Until recent years, I always thought an Apology, if sincere, carried a lot of weight and that our ability to forgive others was just as important, especially with respect to our own healing. It is a message that we have all heard time and time again, and one we are often taught from a very early age, long before we truly understand what it really means. Most professionals even have a process by which apologies can be made and accepted to help individuals overcome hurts. We are told that it is a necessary step to be able to ‘move past things’, let go of anger, etc. While I still believe that proper apologies and forgiveness are worthwhile in most cases, I am going to go out on a limb without being sorry for doing so, and say that ‘sorry’ doesn’t always fit the bill. Nor should it.
I grew up in a household where apologies (and affection) were not commonplace amongst us as family members. As children, we were taught to apologize to others, but I don’t recall being the recipient of those well sought after words while living at home. I am not placing blame, I am just stating a fact. It’s the way it was and like everything else, I am sure that there were reasons why it was that way. I can remember some very hurtful words and/or situations, and instead of an apology, I was ‘given something’ after the fact, which I assumed was meant to stand in place of the words, “I am sorry for…”. Did it affect me and my familial relationships as a result? Does it still come into play to some extent? Yes, it does. I’d by lying to say otherwise.
Fast forward to life now. I will readily admit that I still have difficulty expressing myself to loved ones, especially when I view it as putting me in a vulnerable light and let’s face it, making apologies are one of those vulnerabilities along with many other things. The good news is that I recognize that this is a weakness of mine, and I have done some considerable work around the issue. I understand where it comes from, I own it and I use it as an area of growth for myself. But here’s the thing, there are situations which many of us face, in adult life especially, in which apologies are either insincere, not given, non-existent or unfulfilling. And, dare I say that most of these instances are rooted with people whom we trust the most–spouses, parents, siblings, best friends, etc.? I am learning that these relationships, some innate, can be the most hurtful and for that reason, some of these relations cannot, and should not, be repaired. It’s almost as though those closest to us feel that they have a license to use their intimate knowledge of us against us. Why? To ignore their own hurts and displace it on us. I think maybe so, as sad as it is to say. I don’t have a psychology degree, but I did take some courses and I think I know enough to know that it is not my place in this life to take on someone else’s hurts or issues. They are not mine, I will not own them. I’ve done it before and it serves no purpose whatsoever. For me or for them. Now, would it be nice to think that a simple, but meaningful apology will fix all? That forgiving others, even without their apology (which usually they are not capable of giving from a selfish standpoint), is key?! Yes, it would be great if that were true, but is simply isn’t. It’s just not true.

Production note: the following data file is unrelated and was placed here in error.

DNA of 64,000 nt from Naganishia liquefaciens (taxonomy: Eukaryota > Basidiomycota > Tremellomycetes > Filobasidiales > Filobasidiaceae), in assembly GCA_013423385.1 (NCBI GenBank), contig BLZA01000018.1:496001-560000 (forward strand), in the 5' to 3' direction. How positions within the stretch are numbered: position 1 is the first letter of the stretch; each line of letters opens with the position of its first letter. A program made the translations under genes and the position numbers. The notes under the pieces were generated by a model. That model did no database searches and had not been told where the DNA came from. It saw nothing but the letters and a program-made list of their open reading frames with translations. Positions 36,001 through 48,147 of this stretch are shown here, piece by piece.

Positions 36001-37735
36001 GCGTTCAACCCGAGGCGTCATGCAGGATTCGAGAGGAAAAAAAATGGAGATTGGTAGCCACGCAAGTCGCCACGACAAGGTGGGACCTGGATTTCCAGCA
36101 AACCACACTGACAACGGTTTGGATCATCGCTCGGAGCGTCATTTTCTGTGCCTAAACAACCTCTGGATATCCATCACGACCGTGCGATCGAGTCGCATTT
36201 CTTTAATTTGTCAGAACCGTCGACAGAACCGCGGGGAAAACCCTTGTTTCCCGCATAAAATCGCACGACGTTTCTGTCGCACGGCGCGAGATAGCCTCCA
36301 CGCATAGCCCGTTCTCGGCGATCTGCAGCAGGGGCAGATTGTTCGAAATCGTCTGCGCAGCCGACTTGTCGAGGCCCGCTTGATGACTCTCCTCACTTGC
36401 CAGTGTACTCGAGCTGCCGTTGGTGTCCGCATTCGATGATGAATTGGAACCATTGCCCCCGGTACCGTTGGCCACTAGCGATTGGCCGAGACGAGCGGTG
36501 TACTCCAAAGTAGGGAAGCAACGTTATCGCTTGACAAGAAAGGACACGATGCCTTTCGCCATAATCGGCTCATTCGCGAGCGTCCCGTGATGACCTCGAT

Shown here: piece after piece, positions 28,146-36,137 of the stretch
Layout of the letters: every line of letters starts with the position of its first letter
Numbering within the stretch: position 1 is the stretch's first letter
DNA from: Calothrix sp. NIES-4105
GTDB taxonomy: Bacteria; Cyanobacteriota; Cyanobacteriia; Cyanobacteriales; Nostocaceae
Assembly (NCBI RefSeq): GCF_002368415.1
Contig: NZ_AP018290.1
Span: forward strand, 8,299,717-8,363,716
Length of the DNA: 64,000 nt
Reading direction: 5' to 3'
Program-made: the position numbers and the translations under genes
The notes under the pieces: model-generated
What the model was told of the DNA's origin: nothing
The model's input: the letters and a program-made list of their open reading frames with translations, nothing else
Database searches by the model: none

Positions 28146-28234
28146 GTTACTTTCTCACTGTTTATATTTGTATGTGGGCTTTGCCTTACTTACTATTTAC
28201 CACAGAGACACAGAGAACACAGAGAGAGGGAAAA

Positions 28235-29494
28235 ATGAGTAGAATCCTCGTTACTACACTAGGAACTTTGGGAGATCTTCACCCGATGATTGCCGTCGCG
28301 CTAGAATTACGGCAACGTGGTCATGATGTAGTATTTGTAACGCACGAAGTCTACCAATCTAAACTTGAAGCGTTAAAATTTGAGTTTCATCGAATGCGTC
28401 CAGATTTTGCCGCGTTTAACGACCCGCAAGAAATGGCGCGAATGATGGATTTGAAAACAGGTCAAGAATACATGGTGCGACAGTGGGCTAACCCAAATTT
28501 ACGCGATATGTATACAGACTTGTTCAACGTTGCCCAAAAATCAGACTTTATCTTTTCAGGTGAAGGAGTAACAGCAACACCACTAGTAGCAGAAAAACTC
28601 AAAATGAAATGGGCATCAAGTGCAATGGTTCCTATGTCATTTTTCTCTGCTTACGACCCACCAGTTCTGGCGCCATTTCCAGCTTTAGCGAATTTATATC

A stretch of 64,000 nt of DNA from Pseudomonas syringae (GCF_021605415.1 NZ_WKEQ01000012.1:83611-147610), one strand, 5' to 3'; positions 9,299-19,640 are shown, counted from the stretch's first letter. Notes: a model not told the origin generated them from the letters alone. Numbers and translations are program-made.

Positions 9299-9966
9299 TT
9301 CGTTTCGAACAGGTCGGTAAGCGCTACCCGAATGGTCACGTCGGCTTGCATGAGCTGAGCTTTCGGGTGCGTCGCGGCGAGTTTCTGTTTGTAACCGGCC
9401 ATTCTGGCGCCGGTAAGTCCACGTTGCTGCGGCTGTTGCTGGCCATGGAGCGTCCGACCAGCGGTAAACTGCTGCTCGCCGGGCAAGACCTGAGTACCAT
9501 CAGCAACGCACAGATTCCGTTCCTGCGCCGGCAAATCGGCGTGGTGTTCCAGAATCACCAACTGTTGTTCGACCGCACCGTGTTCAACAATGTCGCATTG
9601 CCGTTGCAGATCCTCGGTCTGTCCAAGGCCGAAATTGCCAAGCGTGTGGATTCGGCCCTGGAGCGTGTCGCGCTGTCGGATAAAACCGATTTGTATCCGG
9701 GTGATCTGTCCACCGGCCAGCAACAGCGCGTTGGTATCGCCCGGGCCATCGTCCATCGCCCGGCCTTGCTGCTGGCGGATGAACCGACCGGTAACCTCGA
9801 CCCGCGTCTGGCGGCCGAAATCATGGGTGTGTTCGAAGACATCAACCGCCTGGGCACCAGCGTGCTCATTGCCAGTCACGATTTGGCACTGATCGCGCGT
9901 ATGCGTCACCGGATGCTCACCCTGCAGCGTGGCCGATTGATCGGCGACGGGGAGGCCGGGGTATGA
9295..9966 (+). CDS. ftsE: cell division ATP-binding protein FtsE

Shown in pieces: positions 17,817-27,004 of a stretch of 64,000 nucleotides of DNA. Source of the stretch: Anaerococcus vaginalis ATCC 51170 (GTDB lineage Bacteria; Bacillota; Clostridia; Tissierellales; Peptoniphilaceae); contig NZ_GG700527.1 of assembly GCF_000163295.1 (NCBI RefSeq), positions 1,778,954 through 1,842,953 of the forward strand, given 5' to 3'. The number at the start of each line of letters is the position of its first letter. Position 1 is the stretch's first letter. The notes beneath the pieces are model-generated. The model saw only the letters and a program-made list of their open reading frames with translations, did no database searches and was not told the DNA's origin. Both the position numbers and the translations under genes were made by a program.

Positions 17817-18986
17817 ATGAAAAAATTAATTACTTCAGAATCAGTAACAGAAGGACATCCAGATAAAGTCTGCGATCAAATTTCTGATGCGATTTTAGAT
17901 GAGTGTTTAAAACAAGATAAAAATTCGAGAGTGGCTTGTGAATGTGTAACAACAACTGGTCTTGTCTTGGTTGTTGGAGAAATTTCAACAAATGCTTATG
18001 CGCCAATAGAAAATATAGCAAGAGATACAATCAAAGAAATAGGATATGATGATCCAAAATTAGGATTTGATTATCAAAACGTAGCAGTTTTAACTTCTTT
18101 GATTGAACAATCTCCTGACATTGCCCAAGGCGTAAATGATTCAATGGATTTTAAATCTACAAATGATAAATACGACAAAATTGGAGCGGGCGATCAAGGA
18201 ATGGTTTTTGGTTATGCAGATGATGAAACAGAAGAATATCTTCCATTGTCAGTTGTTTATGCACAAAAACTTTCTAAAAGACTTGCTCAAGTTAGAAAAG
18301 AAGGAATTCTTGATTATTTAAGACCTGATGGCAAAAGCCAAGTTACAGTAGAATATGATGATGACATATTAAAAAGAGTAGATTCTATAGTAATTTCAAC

Some relationships, some situations are just too complicated, too toxic or too unproductive to survive, loved ones or not. And, you know what?! It’s okay. ‘Blood is NOT always thicker than water’. Sometimes, we have to just find the inner strength and knowledge (which I believe we already possess and just need to tap into) to move forward by simply letting go of that or those who do not help us to better ourselves and trust our intuition in knowing the difference between our own stubbornness vs. that which is truly unforgivable or unsalvageable. And, no...apologies and/or forgiveness need not be a part of it all in order to move on. In fact in many of the really hurtful cases, usually with family, the only closure you will ever get is in knowing that you cannot ‘fix’ someone else, you cannot ‘make them better’, you cannot ‘heal their hurts’, you cannot ‘aid and abet’ their habits and most importantly, you will NOT be their punching bag, their doormat, their target or their victim. Is it a difficult conclusion to come to when you realize that the only way to move forward it to let go? Of course! Is it an overnight process? No, it’s a lifetime one. Do we set out at the beginning to cut off ties from family and/or friends? No, we don’t, but sometimes it is necessary. And, when decided upon and this is the critical part, we don’t need to explain ourselves to others, to smooth it over or make it look good so that others feel comfortable, or to listen to the adage that you won’t heal without the ‘sorries/forgiveness’. Because, I’ve got news for you. You can heal. You can heal by surrounding yourself and spending time with those who truly care about you, who support and love you for who you are, rather than spending your time and energy tied up in those who only care or think about themselves. I think the real ‘forgiveness’ isn’t about forgiving at all. I think it’s simply about letting go of your own anger, hurt and misguided expectations with the realization that everyone is on their own journey, one that you cannot alter, no matter how much you’d like to–just as they cannot change your journey, unless you let them. Remember: YOU teach others how to treat you. At the end of the day, only YOU can decide what is best for you. Do NOT let anyone else try to convince you of what is right, what is good, as it may be what’s good for them, not you. You know your own truth AND you know if you are telling yourself a story about the acceptance of it all. If it’s the latter, then you have some work to do. And if so, that’s okay too. A lot of good can be learned and/or gained from that work. Trust me, I know:-).